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When guest editor Alastair Reed and I first discussed the idea of a special issue on strategic communications, in 2018, security concerns for Western liberal democracies revolved in large part around the threats from terrorist and extremist groups, and threats from state actors seeking a revision to the current international order. This special issue thus focuses on understanding how such actors use a variety of communications strategies to further their aims – be they recruitment to their cause or destabilisation of liberal democracies – and how both state and non-state actors in the West can counter those activities.
Yet today the coronavirus pandemic that has swept through much of the world has brought to the fore a very different kind of challenge – and while this is first and foremost a public health crisis, it has significant repercussions for security, spanning from societal resilience and the mobilisation of military resources providing aid to civilian authorities, to the swift re-establishment of border controls or even the outright closing of some borders in some cases. It is also a striking experience in the public communication sphere: it has had a marked and immediately visible impact on the way in which governments communicate with their own citizens, and also on the way in which some governments and international institutions communicate with each other.
As the number of cases started to grow exponentially in Italy in the second half of February, followed in quick succession by France, Spain and the rest of Europe, governments that had for weeks downplayed the risk of a pandemic found themselves, one after the other, moving not only towards restrictive measures unprecedented in peacetime, but also to a new style of communication: daily press conferences from government ministers flanked by public health experts provide bulletins outlining the numbers associated with the contagion. This exercise in transparency clearly aims to build trust between citizens and decision-makers, a vital need when facing a virus whose behaviour is not yet fully understood. It is also an attempt to provide information from authoritative sources when so much mis- and disinformation freely circulates on the internet, apparently being exploited by some state actors who see an opportunity in the seeming disarray of the Western response.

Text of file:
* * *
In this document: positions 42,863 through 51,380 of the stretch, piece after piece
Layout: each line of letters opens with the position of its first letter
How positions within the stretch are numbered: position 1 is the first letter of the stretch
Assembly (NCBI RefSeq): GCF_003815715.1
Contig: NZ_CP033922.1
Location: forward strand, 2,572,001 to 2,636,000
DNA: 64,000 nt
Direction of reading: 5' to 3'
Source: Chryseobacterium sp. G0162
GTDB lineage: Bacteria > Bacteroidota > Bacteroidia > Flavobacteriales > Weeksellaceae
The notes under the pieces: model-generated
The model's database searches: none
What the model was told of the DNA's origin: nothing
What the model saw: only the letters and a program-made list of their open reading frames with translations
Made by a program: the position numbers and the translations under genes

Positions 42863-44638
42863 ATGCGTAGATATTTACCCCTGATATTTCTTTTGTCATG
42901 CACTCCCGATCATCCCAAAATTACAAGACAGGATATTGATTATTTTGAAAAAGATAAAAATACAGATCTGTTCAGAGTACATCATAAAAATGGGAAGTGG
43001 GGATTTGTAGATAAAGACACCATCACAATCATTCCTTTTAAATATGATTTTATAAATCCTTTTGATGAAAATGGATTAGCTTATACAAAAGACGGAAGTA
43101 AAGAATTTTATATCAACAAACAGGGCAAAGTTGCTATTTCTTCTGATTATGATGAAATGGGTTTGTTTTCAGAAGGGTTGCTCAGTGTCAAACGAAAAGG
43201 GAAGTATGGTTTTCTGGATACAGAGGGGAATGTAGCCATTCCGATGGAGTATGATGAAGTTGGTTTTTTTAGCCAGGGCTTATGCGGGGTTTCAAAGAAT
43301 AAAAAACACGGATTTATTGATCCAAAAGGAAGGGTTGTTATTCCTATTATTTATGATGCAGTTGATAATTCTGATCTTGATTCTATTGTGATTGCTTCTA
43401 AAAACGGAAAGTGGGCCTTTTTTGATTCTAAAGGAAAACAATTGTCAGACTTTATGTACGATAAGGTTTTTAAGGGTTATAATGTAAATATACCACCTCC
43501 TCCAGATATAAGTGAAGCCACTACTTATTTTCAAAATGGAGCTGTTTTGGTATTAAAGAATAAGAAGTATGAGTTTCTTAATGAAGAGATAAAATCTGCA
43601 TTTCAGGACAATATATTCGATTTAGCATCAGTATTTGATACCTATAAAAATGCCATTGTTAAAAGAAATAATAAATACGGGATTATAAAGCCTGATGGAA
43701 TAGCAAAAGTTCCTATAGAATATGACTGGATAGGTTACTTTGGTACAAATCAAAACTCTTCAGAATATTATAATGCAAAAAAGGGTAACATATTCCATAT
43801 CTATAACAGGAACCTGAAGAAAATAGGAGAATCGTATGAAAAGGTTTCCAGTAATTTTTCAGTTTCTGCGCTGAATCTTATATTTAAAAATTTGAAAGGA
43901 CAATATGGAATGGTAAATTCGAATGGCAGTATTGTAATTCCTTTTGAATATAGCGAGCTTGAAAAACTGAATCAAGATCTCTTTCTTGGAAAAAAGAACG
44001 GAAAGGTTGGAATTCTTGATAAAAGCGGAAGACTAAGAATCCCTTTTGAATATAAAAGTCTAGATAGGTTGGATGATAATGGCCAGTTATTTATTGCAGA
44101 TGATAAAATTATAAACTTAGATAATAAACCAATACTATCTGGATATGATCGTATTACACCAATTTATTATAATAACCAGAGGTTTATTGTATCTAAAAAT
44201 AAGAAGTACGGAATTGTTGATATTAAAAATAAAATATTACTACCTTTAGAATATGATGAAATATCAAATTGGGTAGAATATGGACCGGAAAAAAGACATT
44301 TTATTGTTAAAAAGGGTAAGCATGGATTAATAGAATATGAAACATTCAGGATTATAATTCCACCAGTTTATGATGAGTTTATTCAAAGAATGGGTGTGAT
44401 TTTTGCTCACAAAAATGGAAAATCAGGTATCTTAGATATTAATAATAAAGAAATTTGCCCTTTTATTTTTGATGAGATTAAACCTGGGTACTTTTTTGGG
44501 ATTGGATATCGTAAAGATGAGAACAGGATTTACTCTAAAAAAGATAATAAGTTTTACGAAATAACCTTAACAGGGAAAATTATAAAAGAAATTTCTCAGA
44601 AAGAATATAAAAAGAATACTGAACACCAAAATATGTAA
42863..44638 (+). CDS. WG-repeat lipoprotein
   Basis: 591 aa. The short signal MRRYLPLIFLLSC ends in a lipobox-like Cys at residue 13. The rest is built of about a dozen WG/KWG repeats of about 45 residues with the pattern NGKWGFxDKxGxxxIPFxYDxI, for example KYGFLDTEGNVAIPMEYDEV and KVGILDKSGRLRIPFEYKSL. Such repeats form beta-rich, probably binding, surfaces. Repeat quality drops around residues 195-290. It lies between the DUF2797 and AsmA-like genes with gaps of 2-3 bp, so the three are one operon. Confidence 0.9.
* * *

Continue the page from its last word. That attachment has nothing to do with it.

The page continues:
Meanwhile, heads of government and of state have found themselves, in some cases several times over the span of a few short weeks, broadcasting messages to the nation in which they evoke wartime metaphors to rally citizens to a common fight against ‘an invisible enemy’. The rhetorical arsenal they reach for is the classic one reserved for wars that involve the whole of society, with terms like ‘front line’, ‘at war’ and ‘heroes’ now applied to key workers such as hospital staff, and, in a shift of roles, the military is being deployed in auxiliary roles to support law enforcement to ensure that lockdowns are respected or, in the UK, to help build new medical facilities in record times. Similarly, the visual elements of this pandemic communicate the existential challenge and the war-like atmosphere just as much as the choice of words: dramatic footage shows medical teams, covered head to toe with protective equipment, on the other side of doors with the words ‘keep out’, on what is described as the last line of the defence against the virus. Doctors and nurses film themselves as they dress to enter these areas, or show the marks the equipment leaves on their skin at the end of a shift, like physical scars of their fight. In Italy, lines of military lorries are shown carrying the coffins of the fallen out of Lombardy’s worst hit area, Bergamo, whose cemeteries and crematoria are too full to cope.
Once the emergency has passed, many will rightly focus on how the medical and economic challenges of the pandemic were approached. Others will want to know how the disinformation efforts of hostile state and non-state actors will have penetrated the societies of liberal democracies, and to what extent they will have managed to undermine the trust that Western leaders are trying to build with renewed attempts at direct communication with their citizens. Two fundamental questions will be: How has this change in communication influenced the way in which societies see themselves and their representatives? And what will they expect from each other once the emergency has passed?
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